Helping with aggressive street riding is a Power Assist Slipper Clutch (PASC) which reduces back-torque pressure. The adjustable clutch lever requires an easy pull due to incredibly light clutch springs.

In fact, the whole shifting experience on the Adventure was pleasurable without any unwarranted missed shifts or false neutrals. And, if so desired, the Adventure is set up for the installation of the KTM quick shifter available from KTM accessories.

Electronic Suspension & Multi-Functional Cockpit

Setting a baseline preload is important – 100 pounds of importance between a rider weighing 175 and one weighing 275. To configure a baseline preload setting an Adventure owner must have his KTM dealer adjust the baseline spring preload via their diagnostic tool.

Setting a baseline preload is important – 100 pounds of importance between a rider weighing 175 and one weighing 275. To configure a baseline preload setting an Adventure owner must have his KTM dealer adjust the baseline spring preload via their diagnostic tool.

KTM’s first suspension featuring an Electronic Damping System (EDS) comes by virtue of WP Suspension. Like similar units a rider can, via the handlebar-mounted mode switch, adjust preload settings according to load (Solo, Solo with luggage, Two-up, Two-up with luggage).

Separate from the preload are three damper settings: Sport, Street and Comfort. These are also selected from the handlebar-mounted mode switch and change the performance of suspension characteristics accordingly.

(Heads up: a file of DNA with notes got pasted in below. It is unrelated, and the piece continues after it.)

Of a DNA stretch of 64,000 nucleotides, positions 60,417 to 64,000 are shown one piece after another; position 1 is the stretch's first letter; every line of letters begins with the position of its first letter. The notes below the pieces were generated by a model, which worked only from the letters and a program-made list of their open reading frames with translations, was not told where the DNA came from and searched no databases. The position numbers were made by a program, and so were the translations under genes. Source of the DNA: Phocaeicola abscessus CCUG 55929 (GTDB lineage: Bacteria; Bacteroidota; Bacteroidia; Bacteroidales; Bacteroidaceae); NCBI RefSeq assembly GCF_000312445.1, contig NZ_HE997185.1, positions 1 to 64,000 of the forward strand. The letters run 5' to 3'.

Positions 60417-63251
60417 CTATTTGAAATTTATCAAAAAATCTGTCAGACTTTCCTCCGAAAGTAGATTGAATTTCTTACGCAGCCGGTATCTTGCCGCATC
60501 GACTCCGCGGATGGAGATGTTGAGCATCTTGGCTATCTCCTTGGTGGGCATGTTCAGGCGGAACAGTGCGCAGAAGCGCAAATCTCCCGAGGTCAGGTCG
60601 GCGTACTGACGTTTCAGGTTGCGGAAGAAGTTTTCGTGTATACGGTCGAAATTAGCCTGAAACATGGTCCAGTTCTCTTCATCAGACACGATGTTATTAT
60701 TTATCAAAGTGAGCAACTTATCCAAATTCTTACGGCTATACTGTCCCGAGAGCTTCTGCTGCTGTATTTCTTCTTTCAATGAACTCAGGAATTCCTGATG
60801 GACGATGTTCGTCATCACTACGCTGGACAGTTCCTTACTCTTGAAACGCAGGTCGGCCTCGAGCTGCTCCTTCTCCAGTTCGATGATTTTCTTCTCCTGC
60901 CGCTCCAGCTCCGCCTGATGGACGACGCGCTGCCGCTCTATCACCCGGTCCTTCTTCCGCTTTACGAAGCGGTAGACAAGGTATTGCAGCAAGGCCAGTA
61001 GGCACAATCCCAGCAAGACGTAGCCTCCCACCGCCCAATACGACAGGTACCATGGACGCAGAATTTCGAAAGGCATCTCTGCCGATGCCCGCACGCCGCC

Like similar models we’ve sampled, WP’s version of electronic damping provides a balanced blend of suspension tuning to keep most motorcyclists happy with the pre-set damping selections. During our short ride we didn’t find any egregious suspension flaws, but we reserve the right to change our opinion after having a model under our butts for a longer period of time.

Controlling all these functions is the aforementioned Multi-Functional Cockpit including the handlebar-mounted mode switch, analog tachometer, a digital speedometer, and an LCD screen with readouts for fuel and engine temp, clock, preload selection, etc., and a separate screen for selecting Rider Modes, suspension settings, ABS and MTC controls and more.

We really liked the instrument cluster’s “Favorites” screen. The customizable screen allows a rider to organize the information according to what is deemed most important, most often adjusted, or any other configuration you choose. From this screen a rider can also select and adjust the displayed settings.

We really liked the instrument cluster’s “Favorites” screen. The customizable screen allows a rider to organize the information according to what is deemed most important, most often adjusted, or any other configuration you choose. From this screen a rider can also select and adjust the displayed settings.

While Rider Modes can be changed at any speed and activated after closing the throttle, ABS and MTC can only be dis-engaged at walking speeds or less, and suspension preload changed only when stopped.